Produced by: Jean-Marc Deschamps and Claudie Ossard
Directed by: Jean-
and Jean-Pierre Jeunet
Music: Yann Tiersen
Cinematography: Bruno Delbonnel
Narrated by: Andre Dussollier
Starring: Audrey Tautou and Mathieu Kassovitz
Synopsis Amelie Poulain, a sheltered and inquisitive child, grows into an eccentric young woman who appreciates the smaller things in life. After she discovers a child’s lost treasure box behind a tile in her apartment, she sets off to find the owner, un-expectantly beginning a journey in helping the people she sees each-and-every Pierre Jeunet
Screenplay by: Guillaume Laurent
Story by: Guillaume Laurent day while dealing with the misfortunes of her own life.
Growing up in regional Australia, I didn’t have a very multicultural childhood, especially when it came to non-American foreign films, so it’s a nice thought to think that Amelie still managed to become one of my favourite films. I don’t watch it very often, so when I do go back to the film, it’s always a huge pleasure. Originally, I had thought that having to watch the film in French with English subtitles would be off-putting, but it adds to the experience, emphasizing that I’m delving into a life that is very unlike my own.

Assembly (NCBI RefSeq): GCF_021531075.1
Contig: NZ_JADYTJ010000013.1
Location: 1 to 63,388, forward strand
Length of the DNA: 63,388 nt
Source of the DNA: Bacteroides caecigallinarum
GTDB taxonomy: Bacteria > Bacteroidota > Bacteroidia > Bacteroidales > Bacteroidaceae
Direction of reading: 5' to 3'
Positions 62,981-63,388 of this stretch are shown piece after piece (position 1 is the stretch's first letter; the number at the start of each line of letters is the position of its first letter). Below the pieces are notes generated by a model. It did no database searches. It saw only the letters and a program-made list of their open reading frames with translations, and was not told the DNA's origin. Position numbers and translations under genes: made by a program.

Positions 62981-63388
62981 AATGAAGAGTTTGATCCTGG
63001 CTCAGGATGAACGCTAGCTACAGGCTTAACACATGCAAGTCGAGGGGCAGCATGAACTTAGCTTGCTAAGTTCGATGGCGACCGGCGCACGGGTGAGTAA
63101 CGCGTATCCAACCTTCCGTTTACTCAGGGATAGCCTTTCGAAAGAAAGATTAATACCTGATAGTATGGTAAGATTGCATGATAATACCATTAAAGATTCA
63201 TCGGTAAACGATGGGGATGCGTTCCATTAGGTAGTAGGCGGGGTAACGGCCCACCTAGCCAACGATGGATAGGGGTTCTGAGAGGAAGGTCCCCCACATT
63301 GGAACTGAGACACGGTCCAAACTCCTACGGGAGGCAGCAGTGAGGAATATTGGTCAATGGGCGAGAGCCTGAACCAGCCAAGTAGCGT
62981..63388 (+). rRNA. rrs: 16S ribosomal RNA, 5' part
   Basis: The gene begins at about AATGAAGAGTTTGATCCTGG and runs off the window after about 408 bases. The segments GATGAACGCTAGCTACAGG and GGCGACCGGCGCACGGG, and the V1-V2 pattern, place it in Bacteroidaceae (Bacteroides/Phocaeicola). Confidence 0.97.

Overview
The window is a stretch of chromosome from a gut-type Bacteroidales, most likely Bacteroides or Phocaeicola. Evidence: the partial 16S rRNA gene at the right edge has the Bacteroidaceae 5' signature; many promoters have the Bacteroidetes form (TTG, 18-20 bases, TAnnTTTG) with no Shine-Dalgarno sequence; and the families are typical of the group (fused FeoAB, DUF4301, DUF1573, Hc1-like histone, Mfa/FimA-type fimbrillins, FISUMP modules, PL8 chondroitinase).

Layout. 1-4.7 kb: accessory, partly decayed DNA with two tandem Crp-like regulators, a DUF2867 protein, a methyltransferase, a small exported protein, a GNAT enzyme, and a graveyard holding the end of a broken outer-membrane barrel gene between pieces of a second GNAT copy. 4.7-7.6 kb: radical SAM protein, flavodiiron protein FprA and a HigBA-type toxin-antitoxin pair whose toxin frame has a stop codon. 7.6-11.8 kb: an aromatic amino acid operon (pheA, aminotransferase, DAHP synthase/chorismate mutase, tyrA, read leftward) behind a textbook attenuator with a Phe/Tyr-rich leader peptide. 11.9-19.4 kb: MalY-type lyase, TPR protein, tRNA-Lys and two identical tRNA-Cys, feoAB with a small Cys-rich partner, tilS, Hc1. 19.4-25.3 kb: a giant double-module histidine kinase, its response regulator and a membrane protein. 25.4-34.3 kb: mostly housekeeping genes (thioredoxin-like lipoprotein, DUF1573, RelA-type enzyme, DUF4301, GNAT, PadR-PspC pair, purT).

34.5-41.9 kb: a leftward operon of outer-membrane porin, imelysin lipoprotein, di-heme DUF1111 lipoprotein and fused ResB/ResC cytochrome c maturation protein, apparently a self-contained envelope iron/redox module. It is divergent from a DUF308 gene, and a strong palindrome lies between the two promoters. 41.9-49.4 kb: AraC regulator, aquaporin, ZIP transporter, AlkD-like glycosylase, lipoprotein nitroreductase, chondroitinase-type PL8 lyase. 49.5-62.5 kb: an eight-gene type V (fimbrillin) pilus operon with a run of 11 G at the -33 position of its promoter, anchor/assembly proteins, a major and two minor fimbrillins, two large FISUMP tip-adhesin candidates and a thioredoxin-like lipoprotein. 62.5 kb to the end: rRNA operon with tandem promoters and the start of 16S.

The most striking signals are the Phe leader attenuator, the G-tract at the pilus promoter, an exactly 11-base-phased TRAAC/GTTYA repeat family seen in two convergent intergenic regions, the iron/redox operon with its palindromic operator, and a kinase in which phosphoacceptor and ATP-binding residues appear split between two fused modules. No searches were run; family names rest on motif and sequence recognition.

Character/Casting: I don’t have much to say due to my thoughts being quite positive. Audrey Tautou is positively charming, quite able to pull off portraying a character that never truly grew up due to her unconventional childhood. The rest of the cast all play their part in creating the off-kilter world Amelie immerses herself in beautifully. Even the characters who take up the least screen-time manage to grasp your attention.
The Plot: The film is a slice-of-life adventure with a hint of romance and a quirky and imaginative flair. It’s not too often that a story that consists of such small stakes can be so much fun. Amelie’s journey to a fulfilling and satisfying life while helping to enlighten the lives of others is a refreshing take on an old troupe. While romance in film generally bores me to tears, Amelie and Nino’s search for each other is endearing, as they are trying to meet in the middle of their chaotic lives, both knowing they need each other, but not quite sure how to get there. It is clear Jean-Pierre Jeunet was clearly having fun with bringing his unique story-telling technique to fruition.
Highlight: The narrator was clearly intended to be a character all on his own, having more of a presence then some of the on-screen characters. While providing exposition, the narrator embodies the spirit and mindset of Amelie herself, allowing the audience to capture her essence. Not to mention he has some of the best dialogue in the film, always cracking me up with very viewing.
Low-light: For once in my life, I can’t think of anything negative that truly stands out. The only problem I have while watching the film is the subtitles not quite matching what I suspect is being said, as it brings me out of the story.
4 and a ½ skipping stones out of 5
Muppet Enthusiast, Film Lover, Book Adorer. No one original, but (hopefully) providing brand new perspectives for the world to process. Currently a Bachelor of Arts undergraduate at Deakin University.